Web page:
NEW YORK (CBSNewYork/AP) — Consolidated Edison’s 2012 residential electricity prices were the highest of any major U.S. utility, according to newly released federal data.
The data from the U.S. Energy Information Administration shows that Con Ed’s 2.1 million residential customers in New York City and Westchester County paid an average of 25 cents per kilowatt hour in 2012.
That’s more than twice the national average price of 12 cents per kilowatt hour.
Con Ed said in a statement that more than 25 percent of the bill consists of government-imposed taxes and fees.
The company is asking for a rate increase to pay for improvements in the wake of Superstorm Sandy.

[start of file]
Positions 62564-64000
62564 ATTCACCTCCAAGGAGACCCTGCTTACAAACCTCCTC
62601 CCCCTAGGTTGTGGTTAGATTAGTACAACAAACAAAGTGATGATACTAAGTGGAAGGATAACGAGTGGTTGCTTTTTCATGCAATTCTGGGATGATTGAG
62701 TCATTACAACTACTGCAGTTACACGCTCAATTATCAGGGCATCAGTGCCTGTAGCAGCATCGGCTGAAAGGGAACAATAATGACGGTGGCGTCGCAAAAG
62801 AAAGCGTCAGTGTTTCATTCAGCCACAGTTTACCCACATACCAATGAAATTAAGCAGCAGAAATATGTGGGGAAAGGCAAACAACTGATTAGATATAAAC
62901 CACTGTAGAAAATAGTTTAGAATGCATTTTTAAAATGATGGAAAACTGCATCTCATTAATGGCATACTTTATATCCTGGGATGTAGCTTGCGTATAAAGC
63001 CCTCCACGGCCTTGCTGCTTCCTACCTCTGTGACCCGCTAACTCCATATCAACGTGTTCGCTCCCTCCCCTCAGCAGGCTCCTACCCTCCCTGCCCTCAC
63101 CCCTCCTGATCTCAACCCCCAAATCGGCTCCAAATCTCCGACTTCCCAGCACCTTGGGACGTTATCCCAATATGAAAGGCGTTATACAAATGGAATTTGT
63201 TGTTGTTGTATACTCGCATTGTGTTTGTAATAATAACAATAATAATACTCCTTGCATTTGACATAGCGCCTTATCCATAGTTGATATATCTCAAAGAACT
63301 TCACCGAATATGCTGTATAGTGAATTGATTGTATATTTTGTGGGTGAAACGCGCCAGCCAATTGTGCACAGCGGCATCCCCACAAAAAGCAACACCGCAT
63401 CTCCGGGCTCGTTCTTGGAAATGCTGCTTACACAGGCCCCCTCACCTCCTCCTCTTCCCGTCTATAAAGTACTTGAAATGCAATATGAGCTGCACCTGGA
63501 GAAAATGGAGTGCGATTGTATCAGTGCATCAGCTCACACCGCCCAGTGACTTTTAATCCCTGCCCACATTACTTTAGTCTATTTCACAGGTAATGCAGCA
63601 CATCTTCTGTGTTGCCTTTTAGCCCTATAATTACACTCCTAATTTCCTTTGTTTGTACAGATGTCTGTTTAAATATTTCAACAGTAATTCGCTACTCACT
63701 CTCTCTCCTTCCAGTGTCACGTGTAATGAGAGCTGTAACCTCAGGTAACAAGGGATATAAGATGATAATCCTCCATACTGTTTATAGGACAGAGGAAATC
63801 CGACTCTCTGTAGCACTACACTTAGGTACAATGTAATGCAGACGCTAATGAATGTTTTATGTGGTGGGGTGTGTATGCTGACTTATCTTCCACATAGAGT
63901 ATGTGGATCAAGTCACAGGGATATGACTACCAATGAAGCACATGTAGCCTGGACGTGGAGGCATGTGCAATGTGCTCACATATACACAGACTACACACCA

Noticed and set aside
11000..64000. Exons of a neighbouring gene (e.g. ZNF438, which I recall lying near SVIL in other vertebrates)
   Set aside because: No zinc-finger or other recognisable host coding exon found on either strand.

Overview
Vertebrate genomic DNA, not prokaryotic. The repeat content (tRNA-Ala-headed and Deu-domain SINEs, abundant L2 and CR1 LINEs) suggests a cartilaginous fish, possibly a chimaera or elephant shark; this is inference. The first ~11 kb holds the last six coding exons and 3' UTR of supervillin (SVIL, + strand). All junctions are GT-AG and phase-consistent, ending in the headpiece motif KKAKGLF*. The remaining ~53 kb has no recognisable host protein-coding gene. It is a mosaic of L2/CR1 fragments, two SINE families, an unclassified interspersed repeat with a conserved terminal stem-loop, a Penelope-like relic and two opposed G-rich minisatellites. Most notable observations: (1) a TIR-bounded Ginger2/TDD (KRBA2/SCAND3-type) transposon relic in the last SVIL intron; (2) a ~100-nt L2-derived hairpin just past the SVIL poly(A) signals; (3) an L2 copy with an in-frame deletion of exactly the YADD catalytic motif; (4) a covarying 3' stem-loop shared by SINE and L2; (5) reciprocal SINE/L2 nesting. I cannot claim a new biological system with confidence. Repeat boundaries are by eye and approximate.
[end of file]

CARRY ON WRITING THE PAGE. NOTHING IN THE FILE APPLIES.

Con Ed said it wants to spend $1 billion to protect critical equipment from future storms. The first $400 million installment will mean a rate hike of about 3 percent.
If it is approved by the Public Service Commission, the new rates will take effect next January.
Long Island Power Authority customers also pay some of the country’s highest rates.
LIPA’s 1 million residential customers paid 19 cents per kilowatt hour last year. The utility has said there will be no rate increase in its 2014 budget.
Check Out These Other Stories From CBSNewYork.com:
- After Journey From Gabon To New Jersey, South Carolina’s Chris Silva Set To Play In NCAA Sweet 16
- Van Jumps Curb, Crashes Into Building In Chinatown
- Several Cars Damaged In Car Fire On East Side
- Critics Slam De Blasio After He Refuses To Take Questions About Midtown Stabbing
(TM and © Copyright 2013 CBS Radio Inc. and its relevant subsidiaries. CBS RADIO and EYE Logo TM and Copyright 2013 CBS Broadcasting Inc. Used under license. All Rights Reserved. This material may not be published, broadcast, rewritten, or redistributed. The Associated Press contributed to this report.)